FALS Under the Microscope

by Amy Madsen on Sat, 2010-05-01 13:25

ALS TDI webinar describes progress in familial ALS research

Although familial, or inherited, ALS (FALS) and the sporadic (uninherited) form of the disease demonstrate similar progression patterns after symptoms appear, the causes for sporadic ALS remain elusive, while a number of genetic mutations that cause FALS have been — and continue to be — uncovered.

Such progress in FALS research was the focus of an hourlong webinar broadcast March 25, 2010, by the ALS Therapy Development Institute in Cambridge, Mass. In addition to advances in technology that are making it easier for scientists to probe the mechanisms that drive FALS, a growing body of knowledge is revealing targets at which researchers can aim therapeutics, reported ALS TDI CEO and Chief Scientific Officer Steve Perrin.

FALS by the numbers

The familial form of ALS makes up 10 percent to 20 percent of all cases. Approximately 15 genes are now known to cause FALS. The three most common are superoxide dismutase 1 (SOD1), fused in sarcoma (FUS) and TAR DNA binding protein (TARDBP, or TDP43), with each of these accounting for approximately 10 percent of all FALS cases.

Perrin reported, however, that the number of genetic mutations associated with FALS is growing as researchers find more sophisticated methods of uncovering them. New technological tools, he said, soon will help to identify cases now classified as sporadic as, in fact, familial.

Therapeutic development

ALS TDI’s preclinical (laboratory-based) therapeutic development efforts begin with describing the basic mechanisms for disease onset and progression. This is followed by the development of drugs that are systematically and rigorously tested in a preclinical animal model.

ALS TDI uses a mouse model classified as SOD1 G93A and has done a lot of work toward creating an optimized study design that eliminates so-called “noise,” or “unrecognized variables,” that may cloud study results.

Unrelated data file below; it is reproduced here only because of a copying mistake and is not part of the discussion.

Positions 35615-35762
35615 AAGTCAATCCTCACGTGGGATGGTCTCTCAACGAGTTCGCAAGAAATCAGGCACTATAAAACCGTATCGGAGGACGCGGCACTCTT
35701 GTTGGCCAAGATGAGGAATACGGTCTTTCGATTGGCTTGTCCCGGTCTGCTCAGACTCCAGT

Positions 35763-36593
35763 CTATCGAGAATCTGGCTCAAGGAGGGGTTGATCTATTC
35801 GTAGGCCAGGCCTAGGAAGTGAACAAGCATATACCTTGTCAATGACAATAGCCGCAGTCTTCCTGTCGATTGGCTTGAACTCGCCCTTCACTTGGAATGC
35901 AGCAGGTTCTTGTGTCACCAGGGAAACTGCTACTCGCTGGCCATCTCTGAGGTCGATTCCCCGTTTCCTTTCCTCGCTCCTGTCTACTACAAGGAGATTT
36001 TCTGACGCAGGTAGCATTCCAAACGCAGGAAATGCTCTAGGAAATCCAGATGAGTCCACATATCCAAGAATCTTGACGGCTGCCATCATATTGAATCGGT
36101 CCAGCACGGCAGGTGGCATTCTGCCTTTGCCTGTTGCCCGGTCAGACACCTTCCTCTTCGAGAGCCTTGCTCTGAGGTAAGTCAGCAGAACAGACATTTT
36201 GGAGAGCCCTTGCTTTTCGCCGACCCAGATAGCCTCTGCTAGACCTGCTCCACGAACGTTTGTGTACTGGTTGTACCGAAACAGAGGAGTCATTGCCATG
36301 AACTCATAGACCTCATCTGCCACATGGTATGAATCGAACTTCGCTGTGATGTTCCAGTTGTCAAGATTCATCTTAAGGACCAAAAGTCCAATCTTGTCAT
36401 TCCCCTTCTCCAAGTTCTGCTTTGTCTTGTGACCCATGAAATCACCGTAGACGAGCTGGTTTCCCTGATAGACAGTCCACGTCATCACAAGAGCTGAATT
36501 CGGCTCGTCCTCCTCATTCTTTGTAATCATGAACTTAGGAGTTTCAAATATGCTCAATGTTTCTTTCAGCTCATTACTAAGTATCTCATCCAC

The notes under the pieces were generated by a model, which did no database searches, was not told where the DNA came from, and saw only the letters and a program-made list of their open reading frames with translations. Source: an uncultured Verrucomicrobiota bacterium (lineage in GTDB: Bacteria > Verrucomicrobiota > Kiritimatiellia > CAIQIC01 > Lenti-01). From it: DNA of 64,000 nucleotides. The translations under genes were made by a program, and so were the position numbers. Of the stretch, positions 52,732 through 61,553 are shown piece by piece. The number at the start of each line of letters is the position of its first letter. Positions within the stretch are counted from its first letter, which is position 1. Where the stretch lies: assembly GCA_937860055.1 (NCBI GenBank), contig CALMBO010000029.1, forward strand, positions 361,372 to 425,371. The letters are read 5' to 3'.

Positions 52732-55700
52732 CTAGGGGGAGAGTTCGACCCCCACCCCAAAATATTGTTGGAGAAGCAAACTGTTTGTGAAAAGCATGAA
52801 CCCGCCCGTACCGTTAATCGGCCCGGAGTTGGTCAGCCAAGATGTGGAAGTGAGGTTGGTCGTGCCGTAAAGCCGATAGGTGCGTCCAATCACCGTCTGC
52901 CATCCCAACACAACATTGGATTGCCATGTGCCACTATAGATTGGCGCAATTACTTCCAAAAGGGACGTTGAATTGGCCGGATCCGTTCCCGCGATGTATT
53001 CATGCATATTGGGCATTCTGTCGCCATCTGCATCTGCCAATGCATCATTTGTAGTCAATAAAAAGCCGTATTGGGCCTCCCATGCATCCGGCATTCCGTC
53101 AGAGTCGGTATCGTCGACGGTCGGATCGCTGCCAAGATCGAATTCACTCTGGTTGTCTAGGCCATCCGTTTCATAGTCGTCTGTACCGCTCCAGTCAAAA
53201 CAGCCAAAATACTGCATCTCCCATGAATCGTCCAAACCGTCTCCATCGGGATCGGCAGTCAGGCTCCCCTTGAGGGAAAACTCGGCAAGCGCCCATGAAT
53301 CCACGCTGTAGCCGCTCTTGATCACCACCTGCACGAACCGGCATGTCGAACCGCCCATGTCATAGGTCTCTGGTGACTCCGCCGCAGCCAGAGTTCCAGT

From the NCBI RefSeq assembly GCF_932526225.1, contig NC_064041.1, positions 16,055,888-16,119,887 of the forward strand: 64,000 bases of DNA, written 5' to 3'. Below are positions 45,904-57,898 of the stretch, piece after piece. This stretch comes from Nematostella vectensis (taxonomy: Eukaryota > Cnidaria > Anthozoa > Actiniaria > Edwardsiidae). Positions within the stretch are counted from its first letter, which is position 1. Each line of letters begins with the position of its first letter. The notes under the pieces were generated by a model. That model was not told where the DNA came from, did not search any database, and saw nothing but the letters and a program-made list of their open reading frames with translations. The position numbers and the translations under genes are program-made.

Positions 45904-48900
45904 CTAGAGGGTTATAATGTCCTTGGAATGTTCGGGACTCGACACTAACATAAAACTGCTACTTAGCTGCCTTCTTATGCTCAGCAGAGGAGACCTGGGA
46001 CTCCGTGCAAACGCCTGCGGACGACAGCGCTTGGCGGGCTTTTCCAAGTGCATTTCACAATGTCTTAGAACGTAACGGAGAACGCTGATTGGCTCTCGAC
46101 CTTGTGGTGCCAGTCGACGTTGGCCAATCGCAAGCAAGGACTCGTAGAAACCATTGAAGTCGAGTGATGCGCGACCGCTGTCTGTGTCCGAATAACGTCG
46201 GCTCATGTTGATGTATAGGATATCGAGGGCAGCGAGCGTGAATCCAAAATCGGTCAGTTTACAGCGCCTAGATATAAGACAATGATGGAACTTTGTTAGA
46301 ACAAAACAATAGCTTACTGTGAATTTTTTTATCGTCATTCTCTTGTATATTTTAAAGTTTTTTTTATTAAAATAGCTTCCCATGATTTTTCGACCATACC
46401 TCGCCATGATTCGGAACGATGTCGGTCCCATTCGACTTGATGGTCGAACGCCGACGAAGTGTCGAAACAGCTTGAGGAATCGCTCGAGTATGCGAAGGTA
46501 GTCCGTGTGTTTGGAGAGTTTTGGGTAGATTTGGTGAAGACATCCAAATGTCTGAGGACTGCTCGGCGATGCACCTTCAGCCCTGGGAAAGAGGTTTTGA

The SOD1 mouse model, Perrin said, is a good one for learning about the mechanisms of ALS and for testing drugs in a systematic fashion before moving into human clinical trials. It’s “very well-characterized” and “has a predictable disease course, just like in man,” he said.

ALS TDI also has begun establishing a colony of the recently developed TDP43 mouse model, in which an ALS-like disease is caused by a TDP43 gene mutation, with plans to characterize that model and use it in testing as well.

FALS research at ALS TDI

Perrin noted that disease progression, not cause, is “what you can build drugs against,” so ALS TDI focuses on developing therapeutics directed not at what triggers the disease (such as a genetic mutation or an unknown cause), but at slowing or stopping it once it’s started.

One payoff of ALS TDI’s research efforts is a promising drug called ALSTDI-00846, an antibody that targets what is called the “costimulatory pathway” (see “Immune System Modulator,” Research Roundup May-June 2010).

“It’s the first drug ALS TDI has ever tested that slows down muscle loss, slows down disease progression, slows down the decrease in neurological scoring, and extends survival,” Perrin noted. “It has quite a significant effect, which makes it quite exciting.”

Coming up

ALS TDI’s first quarter 2010 Research Update webcast is scheduled for 6 p.m. EDT, May 18.
To view a complete schedule of ALS-related news and topics, as well as archived webcasts, webinars and conference calls, visit the ALS TDI website at www.als.net and click on “Research.”

Amy Madsen
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